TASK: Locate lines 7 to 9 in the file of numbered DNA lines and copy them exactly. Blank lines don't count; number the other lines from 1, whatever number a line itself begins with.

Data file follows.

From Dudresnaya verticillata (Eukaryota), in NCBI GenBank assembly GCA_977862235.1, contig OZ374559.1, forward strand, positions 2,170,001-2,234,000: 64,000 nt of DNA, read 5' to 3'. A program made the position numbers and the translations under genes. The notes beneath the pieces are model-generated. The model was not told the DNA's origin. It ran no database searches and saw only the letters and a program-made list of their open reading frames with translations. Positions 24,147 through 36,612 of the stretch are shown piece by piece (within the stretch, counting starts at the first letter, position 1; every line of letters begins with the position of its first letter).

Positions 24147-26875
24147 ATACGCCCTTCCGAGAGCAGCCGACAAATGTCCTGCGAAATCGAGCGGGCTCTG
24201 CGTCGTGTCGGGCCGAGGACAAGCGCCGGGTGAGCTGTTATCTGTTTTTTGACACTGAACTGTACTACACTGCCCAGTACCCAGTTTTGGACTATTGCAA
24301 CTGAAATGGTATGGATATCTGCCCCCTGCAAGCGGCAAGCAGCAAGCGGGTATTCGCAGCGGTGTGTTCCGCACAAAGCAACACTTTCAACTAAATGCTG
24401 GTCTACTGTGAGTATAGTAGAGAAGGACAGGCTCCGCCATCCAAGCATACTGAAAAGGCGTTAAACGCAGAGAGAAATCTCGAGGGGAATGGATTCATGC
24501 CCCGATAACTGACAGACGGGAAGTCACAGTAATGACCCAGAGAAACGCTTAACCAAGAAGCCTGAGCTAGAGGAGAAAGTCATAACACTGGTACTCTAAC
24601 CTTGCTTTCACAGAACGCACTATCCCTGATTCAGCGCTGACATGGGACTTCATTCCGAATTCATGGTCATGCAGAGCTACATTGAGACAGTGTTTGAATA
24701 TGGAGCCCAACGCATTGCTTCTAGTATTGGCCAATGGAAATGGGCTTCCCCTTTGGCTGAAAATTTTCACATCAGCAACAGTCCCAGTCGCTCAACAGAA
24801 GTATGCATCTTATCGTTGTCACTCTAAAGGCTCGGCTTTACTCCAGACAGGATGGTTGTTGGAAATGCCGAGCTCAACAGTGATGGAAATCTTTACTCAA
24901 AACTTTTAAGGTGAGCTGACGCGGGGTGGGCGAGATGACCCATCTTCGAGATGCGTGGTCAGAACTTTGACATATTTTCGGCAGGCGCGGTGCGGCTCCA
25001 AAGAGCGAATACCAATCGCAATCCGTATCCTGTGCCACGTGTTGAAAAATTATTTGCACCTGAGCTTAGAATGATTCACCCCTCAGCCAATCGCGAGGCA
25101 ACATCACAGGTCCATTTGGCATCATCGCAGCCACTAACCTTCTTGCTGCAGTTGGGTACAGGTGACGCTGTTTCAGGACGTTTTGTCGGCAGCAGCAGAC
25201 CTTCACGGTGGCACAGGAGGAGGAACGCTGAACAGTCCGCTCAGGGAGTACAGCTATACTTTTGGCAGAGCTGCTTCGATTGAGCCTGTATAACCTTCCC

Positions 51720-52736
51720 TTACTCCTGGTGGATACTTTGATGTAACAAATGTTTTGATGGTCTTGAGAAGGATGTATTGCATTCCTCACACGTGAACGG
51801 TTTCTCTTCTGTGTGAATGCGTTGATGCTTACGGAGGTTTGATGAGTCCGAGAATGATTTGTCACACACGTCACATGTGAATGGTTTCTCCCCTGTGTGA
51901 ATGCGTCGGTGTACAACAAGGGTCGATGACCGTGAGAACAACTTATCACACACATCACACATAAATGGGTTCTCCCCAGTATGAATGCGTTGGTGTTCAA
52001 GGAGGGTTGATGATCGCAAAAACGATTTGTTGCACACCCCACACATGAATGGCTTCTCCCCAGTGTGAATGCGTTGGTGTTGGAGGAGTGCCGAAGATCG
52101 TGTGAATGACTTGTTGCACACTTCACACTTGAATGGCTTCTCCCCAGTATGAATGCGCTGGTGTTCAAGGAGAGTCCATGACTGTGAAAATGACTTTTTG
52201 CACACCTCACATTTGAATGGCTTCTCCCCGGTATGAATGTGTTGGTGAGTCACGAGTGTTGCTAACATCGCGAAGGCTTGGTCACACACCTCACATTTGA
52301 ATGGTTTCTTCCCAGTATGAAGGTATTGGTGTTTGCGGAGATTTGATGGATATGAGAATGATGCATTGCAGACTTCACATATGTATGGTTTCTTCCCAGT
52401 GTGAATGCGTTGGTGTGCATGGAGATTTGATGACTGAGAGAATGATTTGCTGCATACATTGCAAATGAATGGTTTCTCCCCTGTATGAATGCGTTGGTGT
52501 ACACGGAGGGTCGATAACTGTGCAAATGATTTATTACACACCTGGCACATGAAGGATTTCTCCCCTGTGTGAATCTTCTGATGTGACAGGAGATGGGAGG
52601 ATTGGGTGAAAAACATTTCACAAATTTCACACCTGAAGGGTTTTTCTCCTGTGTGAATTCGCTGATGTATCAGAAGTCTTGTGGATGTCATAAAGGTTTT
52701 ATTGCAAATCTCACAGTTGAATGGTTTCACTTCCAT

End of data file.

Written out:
24501 CCCGATAACTGACAGACGGGAAGTCACAGTAATGACCCAGAGAAACGCTTAACCAAGAAGCCTGAGCTAGAGGAGAAAGTCATAACACTGGTACTCTAAC
24601 CTTGCTTTCACAGAACGCACTATCCCTGATTCAGCGCTGACATGGGACTTCATTCCGAATTCATGGTCATGCAGAGCTACATTGAGACAGTGTTTGAATA
24701 TGGAGCCCAACGCATTGCTTCTAGTATTGGCCAATGGAAATGGGCTTCCCCTTTGGCTGAAAATTTTCACATCAGCAACAGTCCCAGTCGCTCAACAGAA